Friday, December 15, 2023

Joy & Sadness - the offering of Christmas

Joy and sorrow are opposite emotional experiences that all of us know throughout our lifetime. Life is like a tapestry of bright and dark colours and often the bright parts shine the brighter when set against a dark background. 

I am reminded of Benjamin Malachi Franklin’s poem ‘Just a Weaver’, 

(1) My life is but a weaving, between my God and me, 
I do not choose the colors, He worketh steadily. 

(2) Ofttimes he weaveth sorrow, and I in foolish pride 
Forget He sees the upper, and I the underside. 

(3) Not till the loom is silent, and the shuttles cease to fly, 
Will God unroll the canvas, and explain the reasons why 

(4) The dark threads are as needful in the skillful weaver's hand 
As threads of gold and silver in the pattern He has planned.

Many people face tragedies in life. In communities across the world good neighbours try to assist and support each other as they face difficult times. The Bible teaches that we should rejoice with those that rejoice, weep with those that weep, and feel and pray for families in crisis.

Let me give you some examples from the Bible where people faced sorrow and joy.

If you travel five miles south from Jerusalem on the Hebron Road, there is a left hand fork that takes you down to Bethlehem. At that fork in the road is Rachel’s tomb, the place where Jacob’s wife died in child bearing and was buried. The scripture states “And it came to pass, as her soul was in departing, (for she died) that she called his name Benoni: but his father called him Benjamin.”  There is only a short distance from that tomb to Bethlehem. What joy Rachel had as she anticipated the birth of her little boy but what sorrow when she died immediately upon delivery of the baby. Benoni means ‘Son of my sorrow’ whereas Benjamin means, ‘Son of the right hand’. Her son’s names remind us of the sorrow and joy that Jesus, the Saviour of the world experienced. Both names are an apt description of Jesus who became ‘the man of sorrows’ at Calvary, but then became ‘the Son of the right hand’ when he was exalted in Heaven. 

In Bible times a young lady called Ruth traveled from Moab and came to fields that belonged to a wealthy man called Boaz. He became Ruth’s kinsman redeemer (a Jewish Biblical term which teaches great lessons about Jesus Christ and what he would accomplish by his death) and married her. They had a son named Obed who became the grandfather of the famous King, David. Ruth is one of four women named in the genealogy of the Lord Jesus Christ in Matthew chapter one. Mary is the fifth!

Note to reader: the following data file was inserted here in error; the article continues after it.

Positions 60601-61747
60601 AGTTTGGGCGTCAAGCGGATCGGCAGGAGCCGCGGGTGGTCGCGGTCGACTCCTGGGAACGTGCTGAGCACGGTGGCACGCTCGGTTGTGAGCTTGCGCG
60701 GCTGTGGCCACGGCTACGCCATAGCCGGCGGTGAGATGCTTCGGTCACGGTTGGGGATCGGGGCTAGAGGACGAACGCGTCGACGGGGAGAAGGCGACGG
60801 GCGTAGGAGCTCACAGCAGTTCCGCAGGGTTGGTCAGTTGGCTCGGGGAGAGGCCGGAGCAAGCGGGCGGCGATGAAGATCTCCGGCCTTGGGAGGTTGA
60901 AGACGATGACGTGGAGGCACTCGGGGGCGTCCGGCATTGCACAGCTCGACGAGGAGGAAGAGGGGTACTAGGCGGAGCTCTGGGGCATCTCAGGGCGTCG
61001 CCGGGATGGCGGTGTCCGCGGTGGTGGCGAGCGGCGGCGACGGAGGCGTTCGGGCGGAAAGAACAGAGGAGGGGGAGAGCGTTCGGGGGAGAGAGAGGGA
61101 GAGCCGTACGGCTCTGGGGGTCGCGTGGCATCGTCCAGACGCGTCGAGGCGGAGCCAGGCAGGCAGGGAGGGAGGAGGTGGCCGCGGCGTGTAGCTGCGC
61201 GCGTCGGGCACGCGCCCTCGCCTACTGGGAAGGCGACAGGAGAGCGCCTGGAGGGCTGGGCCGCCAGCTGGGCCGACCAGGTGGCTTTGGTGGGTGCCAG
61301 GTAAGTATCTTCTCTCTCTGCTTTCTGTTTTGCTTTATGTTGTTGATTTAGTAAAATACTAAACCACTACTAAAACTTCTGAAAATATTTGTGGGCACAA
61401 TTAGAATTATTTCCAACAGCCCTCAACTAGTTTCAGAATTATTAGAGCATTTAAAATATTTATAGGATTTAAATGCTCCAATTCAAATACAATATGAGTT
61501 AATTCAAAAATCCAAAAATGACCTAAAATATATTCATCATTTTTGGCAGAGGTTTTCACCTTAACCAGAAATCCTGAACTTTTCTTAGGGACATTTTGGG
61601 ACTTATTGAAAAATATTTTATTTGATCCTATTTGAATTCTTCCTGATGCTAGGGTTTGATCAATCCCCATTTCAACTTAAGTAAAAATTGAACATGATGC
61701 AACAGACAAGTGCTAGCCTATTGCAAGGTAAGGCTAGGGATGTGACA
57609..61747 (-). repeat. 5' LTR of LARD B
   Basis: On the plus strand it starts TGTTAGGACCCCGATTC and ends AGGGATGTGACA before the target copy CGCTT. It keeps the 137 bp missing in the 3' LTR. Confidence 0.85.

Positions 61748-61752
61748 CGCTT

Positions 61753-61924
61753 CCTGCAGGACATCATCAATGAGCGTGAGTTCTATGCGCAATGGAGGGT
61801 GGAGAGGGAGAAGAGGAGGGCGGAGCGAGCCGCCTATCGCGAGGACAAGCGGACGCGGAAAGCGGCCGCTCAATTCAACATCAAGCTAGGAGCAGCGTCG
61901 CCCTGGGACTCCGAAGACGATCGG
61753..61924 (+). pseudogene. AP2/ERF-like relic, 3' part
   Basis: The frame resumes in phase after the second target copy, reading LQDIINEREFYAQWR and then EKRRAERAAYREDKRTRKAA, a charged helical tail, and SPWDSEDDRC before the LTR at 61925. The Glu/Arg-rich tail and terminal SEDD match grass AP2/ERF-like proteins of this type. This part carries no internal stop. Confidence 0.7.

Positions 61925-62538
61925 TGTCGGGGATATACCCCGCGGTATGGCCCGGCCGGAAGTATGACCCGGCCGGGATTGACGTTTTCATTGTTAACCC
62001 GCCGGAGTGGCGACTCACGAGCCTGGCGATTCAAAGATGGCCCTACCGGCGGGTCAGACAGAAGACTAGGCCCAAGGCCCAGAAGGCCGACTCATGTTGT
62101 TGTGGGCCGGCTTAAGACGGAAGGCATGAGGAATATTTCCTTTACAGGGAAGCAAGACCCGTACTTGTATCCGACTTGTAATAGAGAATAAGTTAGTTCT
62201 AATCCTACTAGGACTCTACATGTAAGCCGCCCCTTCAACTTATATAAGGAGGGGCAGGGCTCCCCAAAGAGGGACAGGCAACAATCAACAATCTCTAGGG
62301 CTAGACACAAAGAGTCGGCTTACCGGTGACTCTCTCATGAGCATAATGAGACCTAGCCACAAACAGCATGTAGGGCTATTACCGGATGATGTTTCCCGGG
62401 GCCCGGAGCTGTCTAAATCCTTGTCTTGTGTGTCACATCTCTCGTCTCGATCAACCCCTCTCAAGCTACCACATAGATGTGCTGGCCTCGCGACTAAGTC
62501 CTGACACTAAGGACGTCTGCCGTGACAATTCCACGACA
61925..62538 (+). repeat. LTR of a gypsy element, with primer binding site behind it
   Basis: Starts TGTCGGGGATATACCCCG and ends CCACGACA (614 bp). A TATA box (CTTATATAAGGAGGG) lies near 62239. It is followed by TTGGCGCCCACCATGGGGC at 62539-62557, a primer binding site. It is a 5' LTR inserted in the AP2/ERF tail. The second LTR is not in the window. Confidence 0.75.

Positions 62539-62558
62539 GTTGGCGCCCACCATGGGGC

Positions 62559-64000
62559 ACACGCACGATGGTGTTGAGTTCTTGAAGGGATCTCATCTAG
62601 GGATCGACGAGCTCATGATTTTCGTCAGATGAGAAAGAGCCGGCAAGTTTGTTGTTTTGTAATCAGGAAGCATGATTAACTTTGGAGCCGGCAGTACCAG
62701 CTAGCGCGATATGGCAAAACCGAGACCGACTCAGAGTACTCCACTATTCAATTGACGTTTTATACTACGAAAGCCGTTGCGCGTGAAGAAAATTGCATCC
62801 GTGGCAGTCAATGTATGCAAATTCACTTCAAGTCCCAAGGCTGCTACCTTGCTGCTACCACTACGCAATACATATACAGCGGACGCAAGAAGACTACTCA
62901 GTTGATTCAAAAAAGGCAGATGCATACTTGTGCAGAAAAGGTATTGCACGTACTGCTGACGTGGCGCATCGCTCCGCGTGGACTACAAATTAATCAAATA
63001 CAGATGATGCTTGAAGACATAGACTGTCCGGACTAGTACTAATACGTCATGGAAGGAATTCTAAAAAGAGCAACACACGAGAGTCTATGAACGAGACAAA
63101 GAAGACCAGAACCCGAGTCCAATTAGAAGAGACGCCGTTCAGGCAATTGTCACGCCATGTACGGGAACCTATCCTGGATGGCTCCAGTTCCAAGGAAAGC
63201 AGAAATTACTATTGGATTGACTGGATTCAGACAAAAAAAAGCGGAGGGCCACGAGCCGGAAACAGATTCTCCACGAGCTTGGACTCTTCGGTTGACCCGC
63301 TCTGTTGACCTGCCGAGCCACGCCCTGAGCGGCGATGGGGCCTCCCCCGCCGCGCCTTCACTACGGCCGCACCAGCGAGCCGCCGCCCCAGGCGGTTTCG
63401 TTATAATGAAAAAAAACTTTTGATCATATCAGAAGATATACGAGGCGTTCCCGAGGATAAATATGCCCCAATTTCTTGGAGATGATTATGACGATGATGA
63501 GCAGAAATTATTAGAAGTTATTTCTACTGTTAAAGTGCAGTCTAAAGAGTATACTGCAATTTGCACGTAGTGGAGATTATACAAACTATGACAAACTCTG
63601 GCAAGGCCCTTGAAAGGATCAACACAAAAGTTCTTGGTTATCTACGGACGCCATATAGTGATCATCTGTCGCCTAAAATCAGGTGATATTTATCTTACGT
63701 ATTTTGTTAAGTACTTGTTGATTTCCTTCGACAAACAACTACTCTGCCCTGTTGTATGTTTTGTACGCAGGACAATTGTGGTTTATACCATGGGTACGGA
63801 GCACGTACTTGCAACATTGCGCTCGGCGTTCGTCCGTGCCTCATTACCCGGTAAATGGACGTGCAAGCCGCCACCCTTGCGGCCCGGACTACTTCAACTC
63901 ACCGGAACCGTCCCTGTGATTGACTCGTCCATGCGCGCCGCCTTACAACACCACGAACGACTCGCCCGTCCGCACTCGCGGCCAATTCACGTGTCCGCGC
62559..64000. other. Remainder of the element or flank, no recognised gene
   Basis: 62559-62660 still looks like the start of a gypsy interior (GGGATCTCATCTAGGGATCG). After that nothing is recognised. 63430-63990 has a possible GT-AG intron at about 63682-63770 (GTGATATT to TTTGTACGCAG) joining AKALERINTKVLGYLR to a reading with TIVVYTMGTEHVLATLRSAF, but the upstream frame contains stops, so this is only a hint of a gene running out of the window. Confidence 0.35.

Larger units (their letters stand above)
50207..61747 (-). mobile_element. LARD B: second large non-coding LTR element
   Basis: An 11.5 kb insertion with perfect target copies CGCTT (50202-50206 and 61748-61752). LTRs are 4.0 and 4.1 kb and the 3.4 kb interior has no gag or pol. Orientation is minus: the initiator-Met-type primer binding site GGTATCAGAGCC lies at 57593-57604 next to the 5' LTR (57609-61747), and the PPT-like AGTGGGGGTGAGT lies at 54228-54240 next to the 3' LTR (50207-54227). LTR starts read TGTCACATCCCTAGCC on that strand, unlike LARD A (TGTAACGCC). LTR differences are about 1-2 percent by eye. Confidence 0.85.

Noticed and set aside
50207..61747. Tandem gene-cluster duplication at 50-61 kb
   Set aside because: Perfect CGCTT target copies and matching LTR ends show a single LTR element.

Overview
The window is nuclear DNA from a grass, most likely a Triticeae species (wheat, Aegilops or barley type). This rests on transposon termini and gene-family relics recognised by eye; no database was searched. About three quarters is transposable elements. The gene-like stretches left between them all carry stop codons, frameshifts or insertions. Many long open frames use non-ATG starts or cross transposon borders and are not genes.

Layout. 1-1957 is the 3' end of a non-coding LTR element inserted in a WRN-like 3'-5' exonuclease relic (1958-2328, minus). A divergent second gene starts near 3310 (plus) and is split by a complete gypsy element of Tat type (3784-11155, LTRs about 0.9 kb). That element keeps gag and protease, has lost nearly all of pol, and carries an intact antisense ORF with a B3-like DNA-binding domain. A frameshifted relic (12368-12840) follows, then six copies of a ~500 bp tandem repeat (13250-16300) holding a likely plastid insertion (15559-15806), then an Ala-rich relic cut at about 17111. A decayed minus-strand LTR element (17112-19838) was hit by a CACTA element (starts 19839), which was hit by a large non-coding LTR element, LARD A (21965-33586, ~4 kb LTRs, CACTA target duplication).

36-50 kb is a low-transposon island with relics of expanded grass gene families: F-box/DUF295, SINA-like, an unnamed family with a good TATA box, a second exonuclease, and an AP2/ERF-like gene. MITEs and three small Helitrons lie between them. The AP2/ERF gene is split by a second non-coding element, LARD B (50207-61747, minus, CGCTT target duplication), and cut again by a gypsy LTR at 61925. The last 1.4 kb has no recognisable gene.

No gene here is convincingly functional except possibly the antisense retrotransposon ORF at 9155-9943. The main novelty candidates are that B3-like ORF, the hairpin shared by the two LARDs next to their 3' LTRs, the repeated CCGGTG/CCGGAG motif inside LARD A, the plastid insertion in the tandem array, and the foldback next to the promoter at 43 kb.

When Mary and Joseph were required by Caesar Augustus’s edict to go to Bethlehem, they could have gone to the Bethlehem which was only five miles west of Nazareth, but that was the wrong Bethlehem. The right one was the city of David in Judah. Micah chapter 5 verse 2 says, “But thou, Bethlehem Ephratah, though thou be little among the thousands of Judah, yet out of thee shall he come forth unto me that is to be ruler in Israel; whose goings forth have been from of old, from everlasting.”

So they left Nazareth and made the arduous 80 mile journey to Bethlehem. Did they travel through the valley of Jezreel or through the Jordan valley? We do not know, but either way would have been exhausting, especially for Mary as she was heavily pregnant. Passing Jerusalem they would arrive at the fork in the road where Rachel’s tomb is. What would have passed through Mary’s mind when she recalled Rachel’s death at childbirth? But Mary had been told, “The Holy Ghost shall come upon thee, and the power of the Highest shall overshadow thee: therefore also that holy thing which shall be born of thee shall be called the Son of God.”

Regarding the birth of Christ the shepherds in the fields heard “The angel said unto them, Fear not: for, behold, I bring you good tidings of great joy, which shall be to all people. For unto you is born this day in the city of David a Saviour, which is Christ the Lord.” 

When the wise men were seeking the place where Jesus was born, Matthew chapter 2 verse 10 says, “When they saw the star, they rejoiced with exceeding great joy.” When they saw the child they worshipped Him.

It was joy for the wise men but sorrow for the mothers whose children were murdered by Herod, “In Rama was there a voice heard, lamentation, and weeping, and great mourning, Rachel weeping for her children, and would not be comforted, because they are not.” 

Mary’s sorrow came later at Calvary when she saw Jesus crucified but she soon experienced joy as three days later Jesus Christ arose from the dead. He is alive today and is able to save all that come to God by Him. This could be true for you. 

I am praying that you have a joyful Christmas and blessings in coming year and that sorrows stay away from your door. God bless.


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